The Council has before it an addendum to the Report of the Special Rapporteur on extrajudicial, summary or arbitrary executions on the right to life and the use of force by private security providers in law enforcement contexts – mission to Ukraine – mission by the State (A/HRC/32/39/Add.5).
Presentation of Reports by the Special Rapporteur on Internally Displaced Persons and the Special Rapporteur on Summary Executions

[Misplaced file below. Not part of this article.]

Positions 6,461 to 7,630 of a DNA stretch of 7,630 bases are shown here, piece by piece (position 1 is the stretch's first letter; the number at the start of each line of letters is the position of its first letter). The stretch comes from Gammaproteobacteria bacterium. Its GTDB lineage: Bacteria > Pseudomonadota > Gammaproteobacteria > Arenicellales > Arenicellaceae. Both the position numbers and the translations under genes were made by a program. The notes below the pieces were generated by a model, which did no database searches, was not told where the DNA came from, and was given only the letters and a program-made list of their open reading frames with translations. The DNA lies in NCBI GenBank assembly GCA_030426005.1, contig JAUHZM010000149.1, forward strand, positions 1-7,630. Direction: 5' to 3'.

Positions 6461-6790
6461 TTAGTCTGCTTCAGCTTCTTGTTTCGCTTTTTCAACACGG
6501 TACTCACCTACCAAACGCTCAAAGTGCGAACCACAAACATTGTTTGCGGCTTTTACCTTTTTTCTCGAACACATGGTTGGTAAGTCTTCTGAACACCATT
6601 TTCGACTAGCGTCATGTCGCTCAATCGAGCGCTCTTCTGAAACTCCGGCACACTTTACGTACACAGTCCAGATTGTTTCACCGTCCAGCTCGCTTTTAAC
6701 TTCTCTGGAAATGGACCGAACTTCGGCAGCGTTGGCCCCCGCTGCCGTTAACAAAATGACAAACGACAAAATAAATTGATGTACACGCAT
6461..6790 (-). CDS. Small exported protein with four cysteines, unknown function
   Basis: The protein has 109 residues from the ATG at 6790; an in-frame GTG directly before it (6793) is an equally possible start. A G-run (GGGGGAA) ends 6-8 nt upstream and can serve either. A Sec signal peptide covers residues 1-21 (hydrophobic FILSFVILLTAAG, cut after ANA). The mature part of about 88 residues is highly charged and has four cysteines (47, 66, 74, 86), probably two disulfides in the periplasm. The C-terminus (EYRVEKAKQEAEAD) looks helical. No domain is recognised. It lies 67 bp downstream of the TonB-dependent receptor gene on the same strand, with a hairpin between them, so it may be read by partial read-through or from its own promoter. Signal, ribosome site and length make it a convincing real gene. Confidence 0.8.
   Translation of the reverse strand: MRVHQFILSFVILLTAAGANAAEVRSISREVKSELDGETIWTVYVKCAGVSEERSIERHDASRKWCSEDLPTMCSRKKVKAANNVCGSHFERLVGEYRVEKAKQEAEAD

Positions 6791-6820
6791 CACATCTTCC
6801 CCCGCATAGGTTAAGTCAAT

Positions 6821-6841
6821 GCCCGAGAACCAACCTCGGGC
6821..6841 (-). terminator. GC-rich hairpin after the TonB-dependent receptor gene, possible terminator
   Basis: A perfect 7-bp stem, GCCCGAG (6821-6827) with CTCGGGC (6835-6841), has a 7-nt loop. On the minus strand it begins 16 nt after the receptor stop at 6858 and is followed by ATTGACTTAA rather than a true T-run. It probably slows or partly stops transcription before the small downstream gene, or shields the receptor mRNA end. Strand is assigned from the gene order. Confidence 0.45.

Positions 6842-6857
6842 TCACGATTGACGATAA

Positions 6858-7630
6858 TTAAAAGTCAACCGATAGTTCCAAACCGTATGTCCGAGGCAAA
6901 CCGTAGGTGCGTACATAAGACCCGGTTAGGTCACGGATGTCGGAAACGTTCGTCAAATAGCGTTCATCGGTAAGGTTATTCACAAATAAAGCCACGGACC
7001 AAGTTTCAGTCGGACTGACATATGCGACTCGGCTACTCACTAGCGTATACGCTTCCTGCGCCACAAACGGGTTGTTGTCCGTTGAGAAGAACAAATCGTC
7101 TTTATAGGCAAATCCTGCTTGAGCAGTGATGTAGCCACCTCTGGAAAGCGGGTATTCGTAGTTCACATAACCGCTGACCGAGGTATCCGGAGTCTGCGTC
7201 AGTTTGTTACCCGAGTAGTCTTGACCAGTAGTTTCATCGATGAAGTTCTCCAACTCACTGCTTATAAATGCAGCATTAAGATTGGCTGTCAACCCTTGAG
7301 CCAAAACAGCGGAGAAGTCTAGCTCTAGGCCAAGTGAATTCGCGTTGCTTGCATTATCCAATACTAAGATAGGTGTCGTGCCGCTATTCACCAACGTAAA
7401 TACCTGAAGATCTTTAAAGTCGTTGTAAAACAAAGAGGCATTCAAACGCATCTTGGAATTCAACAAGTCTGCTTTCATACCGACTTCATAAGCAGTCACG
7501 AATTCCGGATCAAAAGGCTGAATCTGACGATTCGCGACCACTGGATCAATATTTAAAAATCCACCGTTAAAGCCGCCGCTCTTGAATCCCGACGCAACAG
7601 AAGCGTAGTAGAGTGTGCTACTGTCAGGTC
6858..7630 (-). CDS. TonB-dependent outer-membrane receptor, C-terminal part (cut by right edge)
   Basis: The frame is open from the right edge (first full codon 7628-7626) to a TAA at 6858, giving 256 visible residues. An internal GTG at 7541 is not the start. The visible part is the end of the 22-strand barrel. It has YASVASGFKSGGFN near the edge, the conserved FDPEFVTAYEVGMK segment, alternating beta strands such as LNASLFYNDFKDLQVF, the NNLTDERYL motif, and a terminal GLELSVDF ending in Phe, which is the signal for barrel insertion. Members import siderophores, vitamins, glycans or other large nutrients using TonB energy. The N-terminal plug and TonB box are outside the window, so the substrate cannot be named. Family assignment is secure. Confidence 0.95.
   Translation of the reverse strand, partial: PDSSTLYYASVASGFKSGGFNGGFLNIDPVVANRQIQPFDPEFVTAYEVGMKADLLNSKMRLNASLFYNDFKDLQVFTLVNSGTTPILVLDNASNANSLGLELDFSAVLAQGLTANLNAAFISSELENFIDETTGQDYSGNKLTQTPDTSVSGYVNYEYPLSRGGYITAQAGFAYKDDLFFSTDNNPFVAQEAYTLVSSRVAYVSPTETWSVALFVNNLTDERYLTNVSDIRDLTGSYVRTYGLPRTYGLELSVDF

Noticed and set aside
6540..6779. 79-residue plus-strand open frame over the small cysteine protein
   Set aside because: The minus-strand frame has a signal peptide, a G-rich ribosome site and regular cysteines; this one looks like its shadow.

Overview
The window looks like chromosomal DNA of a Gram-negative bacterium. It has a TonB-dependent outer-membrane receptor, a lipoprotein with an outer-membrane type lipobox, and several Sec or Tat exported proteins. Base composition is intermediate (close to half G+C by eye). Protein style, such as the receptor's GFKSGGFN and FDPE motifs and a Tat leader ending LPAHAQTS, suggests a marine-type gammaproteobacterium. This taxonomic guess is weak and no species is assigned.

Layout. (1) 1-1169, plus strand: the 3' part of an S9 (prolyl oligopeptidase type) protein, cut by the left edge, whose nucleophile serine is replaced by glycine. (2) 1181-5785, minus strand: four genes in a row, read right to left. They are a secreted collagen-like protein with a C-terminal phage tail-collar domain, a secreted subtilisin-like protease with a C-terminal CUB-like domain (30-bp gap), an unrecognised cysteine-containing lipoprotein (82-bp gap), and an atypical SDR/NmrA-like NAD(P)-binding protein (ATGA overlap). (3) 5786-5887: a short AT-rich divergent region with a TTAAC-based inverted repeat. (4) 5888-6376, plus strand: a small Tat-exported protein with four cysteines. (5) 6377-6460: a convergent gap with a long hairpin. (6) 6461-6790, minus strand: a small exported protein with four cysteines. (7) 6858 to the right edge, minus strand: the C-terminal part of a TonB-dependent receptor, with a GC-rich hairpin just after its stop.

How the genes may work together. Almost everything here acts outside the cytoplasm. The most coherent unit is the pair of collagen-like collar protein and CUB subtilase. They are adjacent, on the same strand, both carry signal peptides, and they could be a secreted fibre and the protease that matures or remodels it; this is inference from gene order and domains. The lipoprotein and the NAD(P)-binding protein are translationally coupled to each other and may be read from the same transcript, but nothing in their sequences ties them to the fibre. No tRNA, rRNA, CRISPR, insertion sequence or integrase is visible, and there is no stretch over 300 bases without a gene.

CHALOKA BEYANI, Special Rapporteur on the human rights of internally displaced persons, said that as of the end of 2015, 40.8 million persons were internally displaced by conflict globally, with countless more persons displaced due to disasters, violence and development projects. It was the primary responsibility of Governments to provide durable solutions for internally displaced persons, and while the focus of the attention was currently on cross-border movements of “migrants” and asylum seekers, greater consideration had to be given to the protection of persons displaced within their countries of origin. The role of development and business activities was a push factor which should be given greater scrutiny, and another area which required more attention was the particular vulnerability of marginalized groups to displacement. He urged all African Union Member States to ratify the African Union Convention for the Protection and Assistance of Internally Displaced Persons in Africa (Kampala Convention), which was a model of good practice for other regions. At the World Humanitarian Summit, he had emphasized the need to prioritize solutions that improved self-reliance by integrating internally displaced persons into national safety nets, education programmes, labour markets and development plans, as well as the need to support the strengthening of policy and legal frameworks to protect and foster the inclusion of displaced people.